UN envoy meets with senior Saudi officials on support for Lebanon

6 January 2014

The top United Nations official in Lebanon met today with senior leaders from the Government of Saudi Arabia to discuss a host of issues, including support for the Lebanese Armed Forces and the region-wide efforts to cope with the massive numbers of refugees sparked by the crisis in Syria.

According to a UN spokesperson, the Secretary-General's Special Coordinator for Lebanon, Derek Plumbly, visited Saudi Arabia today and met with senior Saudi officials, including the Second Deputy Prime Minister and the Vice Minister of Foreign Affairs.

He discussed the support agenda for Lebanon and the region ahead of the conference on Syrian refugees, which is to be held in Kuwait on 15 January.

The Spokesperson said that following the discussions, Mr. Plumbly noted the crucial importance of the Lebanese Armed Forces for security and stability in Lebanon and the calls by the Security Council, the Secretary-General and the International Support Group for assistance in support of those Forces.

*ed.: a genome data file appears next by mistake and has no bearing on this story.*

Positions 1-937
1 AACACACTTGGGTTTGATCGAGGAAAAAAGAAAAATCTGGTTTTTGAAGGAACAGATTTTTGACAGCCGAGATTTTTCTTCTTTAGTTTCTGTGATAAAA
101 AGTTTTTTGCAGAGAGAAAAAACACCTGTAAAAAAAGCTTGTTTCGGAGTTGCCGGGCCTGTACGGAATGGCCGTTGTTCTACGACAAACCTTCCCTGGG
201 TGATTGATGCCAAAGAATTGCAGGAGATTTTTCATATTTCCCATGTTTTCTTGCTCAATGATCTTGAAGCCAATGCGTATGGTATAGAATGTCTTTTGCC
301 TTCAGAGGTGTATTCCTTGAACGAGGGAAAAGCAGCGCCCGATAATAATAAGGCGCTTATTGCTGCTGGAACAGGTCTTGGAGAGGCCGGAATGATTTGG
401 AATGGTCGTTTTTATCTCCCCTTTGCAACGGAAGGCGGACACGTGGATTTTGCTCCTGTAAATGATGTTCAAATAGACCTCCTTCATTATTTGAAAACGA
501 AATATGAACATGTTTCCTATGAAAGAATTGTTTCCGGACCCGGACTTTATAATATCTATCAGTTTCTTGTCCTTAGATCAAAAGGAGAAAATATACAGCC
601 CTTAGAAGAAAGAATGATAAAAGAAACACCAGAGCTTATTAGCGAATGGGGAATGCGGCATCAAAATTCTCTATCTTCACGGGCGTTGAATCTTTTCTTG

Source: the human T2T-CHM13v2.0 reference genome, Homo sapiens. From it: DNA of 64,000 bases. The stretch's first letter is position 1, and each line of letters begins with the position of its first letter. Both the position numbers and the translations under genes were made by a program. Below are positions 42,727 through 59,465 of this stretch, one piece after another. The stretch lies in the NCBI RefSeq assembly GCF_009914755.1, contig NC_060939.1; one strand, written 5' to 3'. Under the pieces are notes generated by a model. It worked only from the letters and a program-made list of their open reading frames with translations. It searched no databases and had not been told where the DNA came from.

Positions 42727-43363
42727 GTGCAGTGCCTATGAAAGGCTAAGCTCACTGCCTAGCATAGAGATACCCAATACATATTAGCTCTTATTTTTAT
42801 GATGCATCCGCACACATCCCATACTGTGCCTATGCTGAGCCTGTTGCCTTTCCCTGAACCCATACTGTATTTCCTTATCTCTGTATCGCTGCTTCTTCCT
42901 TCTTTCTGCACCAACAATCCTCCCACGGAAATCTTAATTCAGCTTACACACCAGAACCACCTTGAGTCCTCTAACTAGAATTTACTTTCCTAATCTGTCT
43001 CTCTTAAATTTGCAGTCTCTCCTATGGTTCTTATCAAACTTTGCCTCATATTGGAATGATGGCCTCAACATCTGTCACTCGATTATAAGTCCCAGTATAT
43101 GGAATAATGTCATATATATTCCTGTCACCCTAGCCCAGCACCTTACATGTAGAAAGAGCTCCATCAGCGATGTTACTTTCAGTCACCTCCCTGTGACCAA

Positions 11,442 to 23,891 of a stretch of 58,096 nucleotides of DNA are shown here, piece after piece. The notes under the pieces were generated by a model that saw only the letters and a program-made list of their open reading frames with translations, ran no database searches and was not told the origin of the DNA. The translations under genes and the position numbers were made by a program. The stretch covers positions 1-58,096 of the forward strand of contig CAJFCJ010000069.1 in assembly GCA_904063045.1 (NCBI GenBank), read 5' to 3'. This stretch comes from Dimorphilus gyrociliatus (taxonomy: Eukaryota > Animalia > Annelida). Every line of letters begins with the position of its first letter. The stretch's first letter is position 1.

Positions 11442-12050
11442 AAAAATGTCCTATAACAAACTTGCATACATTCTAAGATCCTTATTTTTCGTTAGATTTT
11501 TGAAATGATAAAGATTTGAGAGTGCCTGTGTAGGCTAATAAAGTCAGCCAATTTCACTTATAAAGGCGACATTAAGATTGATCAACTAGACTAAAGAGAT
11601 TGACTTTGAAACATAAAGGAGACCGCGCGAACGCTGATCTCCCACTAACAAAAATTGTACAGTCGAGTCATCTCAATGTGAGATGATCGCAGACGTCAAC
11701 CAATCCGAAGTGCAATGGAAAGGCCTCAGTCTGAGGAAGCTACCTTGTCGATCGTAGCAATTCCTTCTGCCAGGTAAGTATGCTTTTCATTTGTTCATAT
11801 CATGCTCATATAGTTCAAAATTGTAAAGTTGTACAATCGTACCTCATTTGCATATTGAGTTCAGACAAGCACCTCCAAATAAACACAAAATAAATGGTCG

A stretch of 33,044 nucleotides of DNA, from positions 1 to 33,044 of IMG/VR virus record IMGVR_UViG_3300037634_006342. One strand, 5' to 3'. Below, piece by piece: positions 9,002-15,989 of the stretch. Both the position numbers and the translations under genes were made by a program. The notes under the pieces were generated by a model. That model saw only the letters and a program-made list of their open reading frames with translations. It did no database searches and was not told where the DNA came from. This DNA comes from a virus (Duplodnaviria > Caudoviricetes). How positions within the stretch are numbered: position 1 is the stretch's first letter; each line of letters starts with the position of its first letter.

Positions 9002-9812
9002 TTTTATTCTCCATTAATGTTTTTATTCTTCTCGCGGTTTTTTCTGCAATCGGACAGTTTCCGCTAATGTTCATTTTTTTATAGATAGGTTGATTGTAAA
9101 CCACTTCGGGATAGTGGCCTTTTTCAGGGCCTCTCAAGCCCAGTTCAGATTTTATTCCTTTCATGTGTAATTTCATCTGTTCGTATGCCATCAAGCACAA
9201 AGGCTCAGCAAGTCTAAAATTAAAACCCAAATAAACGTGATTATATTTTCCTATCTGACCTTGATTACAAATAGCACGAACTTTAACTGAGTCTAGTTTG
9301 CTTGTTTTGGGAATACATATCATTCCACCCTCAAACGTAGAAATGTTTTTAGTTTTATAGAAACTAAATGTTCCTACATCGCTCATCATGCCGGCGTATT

He said that Mr. Plumbly warmly welcomed the very generous pledge of assistance from Saudi Arabia in that regard recently announced by Lebanese President Michel Sleiman.

On 2 January, Mr. Plumbly joined other UN officials in calling on all parties in Lebanon to show restraint following the second deadly car bomb attack in less than a week, and to support the army and security forces as they seek to prevent further acts of terrorism.

“This act follows the terrible bombing on 27 December and further reflects a deeply worrying escalation in the violence witnessed in Lebanon in recent months,” Secretary-General Ban Ki-moon said in a statement issued by his spokesperson.

The Security Council issued a press statement reaffirming that “terrorism in all its forms and manifestations constitutes one of the most serious threats to international peace and security, and that any acts of terrorism are criminal and unjustifiable, regardless of their motivation, wherever, whenever and by whomsoever committed.”

Several people were killed or injured when the car bomb ripped through the southern Beirut suburb of Haret Hreik. Last Friday, a car bomb in the centre of the capital killed former minister Mohammad Chattah and at least five others, an attack that Mr. Ban and the Council said underlined the need to protect Lebanon’s stability in the face of such terrorism and the civil war in neighbouring Syria.

At that time, Mr. Plumbly voiced outrage that this was the fourth bomb to explode in Beirut’s southern suburbs since July and stressed the importance of bringing to justice those responsible for this and all other such acts of terrorism.


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